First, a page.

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This month's (December 2018) giveaway is a piece of junk. Or rather, a battered and beaten "historical artifact." It's a Philco oscilloscope from 1946. The manual, including schematic, is here. I picked it up on eBay a few years ago, and while it's kind of cool, have no real use for the thing. It powers up and displays a distorted waveform, usually, but is pretty much good for nothing other than as a desk ornament. I wrote about this here. (The thing is so old I'd be afraid to leave it plugged in while unattended). Enter the contest here.

By Jack Ganssle

A Trillion Lines of Code?

Published 9/20/2008

An article (http://www.ddj.com/architect/210602491?pgno=1) on Dr. Dobb's site claims that in 1997 the Gartner Group estimated there were about 240 billion lines of Cobol running active business applications worldwide.

That's a lot of code.

If those quarter-trillion lines were written at a constant rate over the 40 year history (as of the study's 1997 date) of the language, which is hard to believe, that means developers cranked 6 billion lines of Cobol a year. Add to that all of the other Cobol apps that no longer exist; maybe the world has been producing 10 billion Cobol lines a year.

I have no idea how many Cobol programmers exist; certainly they're an increasingly-rare breed today. But to pick a number that seems wildly high, suppose for that 40 years a million Cobol developers were employed every year. That's 10k LOC/person/year, or 800/month, an unusually high productivity figure. Cobol is wordy, but has roughly the same density as C - that is, programs with the same functionality will be about the same length in both languages. (See Backfiring: Converting Lines of Code to Function Points, by Capers Jones, IEEE Computer, November 1995).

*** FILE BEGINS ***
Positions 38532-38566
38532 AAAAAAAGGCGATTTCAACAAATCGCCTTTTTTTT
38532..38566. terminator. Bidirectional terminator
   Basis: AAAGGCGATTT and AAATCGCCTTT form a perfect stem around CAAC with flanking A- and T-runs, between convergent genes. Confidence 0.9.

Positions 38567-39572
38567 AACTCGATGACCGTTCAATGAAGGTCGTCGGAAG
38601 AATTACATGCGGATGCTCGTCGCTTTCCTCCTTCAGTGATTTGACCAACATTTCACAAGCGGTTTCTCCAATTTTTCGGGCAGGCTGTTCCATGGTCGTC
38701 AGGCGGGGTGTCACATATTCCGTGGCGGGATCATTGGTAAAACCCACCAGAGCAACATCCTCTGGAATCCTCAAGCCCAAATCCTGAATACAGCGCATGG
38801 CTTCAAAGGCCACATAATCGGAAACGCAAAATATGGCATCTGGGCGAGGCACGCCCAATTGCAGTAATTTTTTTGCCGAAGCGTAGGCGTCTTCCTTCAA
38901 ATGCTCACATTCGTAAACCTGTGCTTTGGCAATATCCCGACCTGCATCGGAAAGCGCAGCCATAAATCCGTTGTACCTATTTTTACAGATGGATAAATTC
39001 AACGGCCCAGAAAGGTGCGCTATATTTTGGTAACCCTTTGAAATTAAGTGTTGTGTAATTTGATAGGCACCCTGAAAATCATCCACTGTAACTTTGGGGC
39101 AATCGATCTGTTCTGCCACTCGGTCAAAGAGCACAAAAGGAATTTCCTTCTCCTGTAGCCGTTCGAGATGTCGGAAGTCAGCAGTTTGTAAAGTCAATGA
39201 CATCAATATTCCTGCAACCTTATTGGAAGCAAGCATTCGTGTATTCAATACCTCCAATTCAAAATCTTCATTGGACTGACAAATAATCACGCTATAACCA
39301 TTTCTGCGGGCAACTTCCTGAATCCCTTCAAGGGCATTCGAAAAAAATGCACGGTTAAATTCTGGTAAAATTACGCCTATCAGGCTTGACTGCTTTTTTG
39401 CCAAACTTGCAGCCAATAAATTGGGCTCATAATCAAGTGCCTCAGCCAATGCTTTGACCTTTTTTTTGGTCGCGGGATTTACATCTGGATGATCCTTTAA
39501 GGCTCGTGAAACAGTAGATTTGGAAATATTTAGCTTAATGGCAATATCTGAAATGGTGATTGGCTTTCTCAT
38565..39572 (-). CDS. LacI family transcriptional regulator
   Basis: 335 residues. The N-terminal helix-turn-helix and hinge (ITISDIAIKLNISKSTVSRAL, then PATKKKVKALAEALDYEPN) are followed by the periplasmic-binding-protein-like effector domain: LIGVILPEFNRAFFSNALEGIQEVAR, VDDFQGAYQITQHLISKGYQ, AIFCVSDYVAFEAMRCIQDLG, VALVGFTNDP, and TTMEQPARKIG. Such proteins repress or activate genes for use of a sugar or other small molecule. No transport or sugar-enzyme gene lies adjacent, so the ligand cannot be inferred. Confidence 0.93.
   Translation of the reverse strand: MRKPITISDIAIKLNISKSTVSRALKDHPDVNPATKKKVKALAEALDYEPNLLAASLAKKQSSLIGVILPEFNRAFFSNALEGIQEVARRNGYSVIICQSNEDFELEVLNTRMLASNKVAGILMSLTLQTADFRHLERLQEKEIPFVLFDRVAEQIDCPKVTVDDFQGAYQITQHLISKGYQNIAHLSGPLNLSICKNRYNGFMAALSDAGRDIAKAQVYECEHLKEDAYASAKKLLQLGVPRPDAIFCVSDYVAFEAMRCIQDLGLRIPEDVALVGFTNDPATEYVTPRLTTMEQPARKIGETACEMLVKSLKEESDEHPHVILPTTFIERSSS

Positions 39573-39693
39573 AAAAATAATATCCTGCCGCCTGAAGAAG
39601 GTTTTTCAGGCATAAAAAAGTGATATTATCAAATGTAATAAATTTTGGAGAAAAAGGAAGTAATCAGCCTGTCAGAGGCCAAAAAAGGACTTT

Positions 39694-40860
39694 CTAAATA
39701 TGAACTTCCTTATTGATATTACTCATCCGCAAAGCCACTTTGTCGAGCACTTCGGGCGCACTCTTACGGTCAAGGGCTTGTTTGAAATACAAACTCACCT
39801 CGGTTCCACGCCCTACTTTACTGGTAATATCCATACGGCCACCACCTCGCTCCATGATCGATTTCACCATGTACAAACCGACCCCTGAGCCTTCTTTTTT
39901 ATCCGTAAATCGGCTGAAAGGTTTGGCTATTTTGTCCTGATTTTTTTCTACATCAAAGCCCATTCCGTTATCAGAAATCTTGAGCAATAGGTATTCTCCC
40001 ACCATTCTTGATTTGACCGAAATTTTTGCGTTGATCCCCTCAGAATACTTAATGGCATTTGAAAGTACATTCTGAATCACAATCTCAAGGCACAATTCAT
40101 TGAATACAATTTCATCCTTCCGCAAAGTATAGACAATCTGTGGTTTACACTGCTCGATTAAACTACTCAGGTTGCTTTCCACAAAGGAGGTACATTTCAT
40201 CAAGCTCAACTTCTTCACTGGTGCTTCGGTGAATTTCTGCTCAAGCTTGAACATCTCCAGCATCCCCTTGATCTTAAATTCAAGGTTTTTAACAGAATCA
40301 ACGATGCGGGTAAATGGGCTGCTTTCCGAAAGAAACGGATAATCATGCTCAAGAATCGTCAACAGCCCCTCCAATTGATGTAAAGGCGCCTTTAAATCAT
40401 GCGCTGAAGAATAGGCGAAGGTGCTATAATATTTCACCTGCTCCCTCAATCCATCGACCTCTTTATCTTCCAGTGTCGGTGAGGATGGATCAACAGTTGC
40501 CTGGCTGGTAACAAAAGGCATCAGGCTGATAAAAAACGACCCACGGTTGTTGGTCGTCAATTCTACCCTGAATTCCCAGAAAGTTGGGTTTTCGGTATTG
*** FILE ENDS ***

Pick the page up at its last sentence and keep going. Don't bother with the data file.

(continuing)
So I started to wonder how much software is extant in all languages. Surely in the decade since the Gartner study the base of Cobol applications must have grown. And though Cobol might be the most popular business language, it's merely one of some 700 computer languages, some of which have huge constituencies, like C and C++.

How much PC code exists? Or non-Cobol business, government and military code? I have no idea.

What about embedded? About 118k embedded projects start each year in the US. Maybe double that for the world-wide figure. Multiply that by nearly 40 years of embedded history, cut it in half to account for a lower figure in the early years, and it appears some 5 million embedded projects have been built.

It's unreasonable to talk about "average" sizes of embedded programs as they span the gamut of a few hundred LOC for many tiny apps to the increasingly-common multi-million line products. But, for the sake of playing with the math, we assume there are a trillion LOC of firmware, then that means each of those 5m embedded apps has 200,000 lines. That's certainly high. but it's probably within an order of magnitude or better.

Combine Cobol, PC code, web Java, firmware and all the rest it's not unreasonable to assume there's a trillion lines of code mediating the electronic hum that powers the world. That's truly a staggering number. A single one-million line app is baffling in its complexity, but a trillion is a million millions, something beyond any of us to comprehend.

The news this week is full of the cost of nationalizing the financial system. ah, I mean, stabilizing the economy. People far smarter than me at economics put around a trillion dollars, more or less.

A trillion here, a trillion there, pretty soon you're talking about real money, and a really, really, big software base.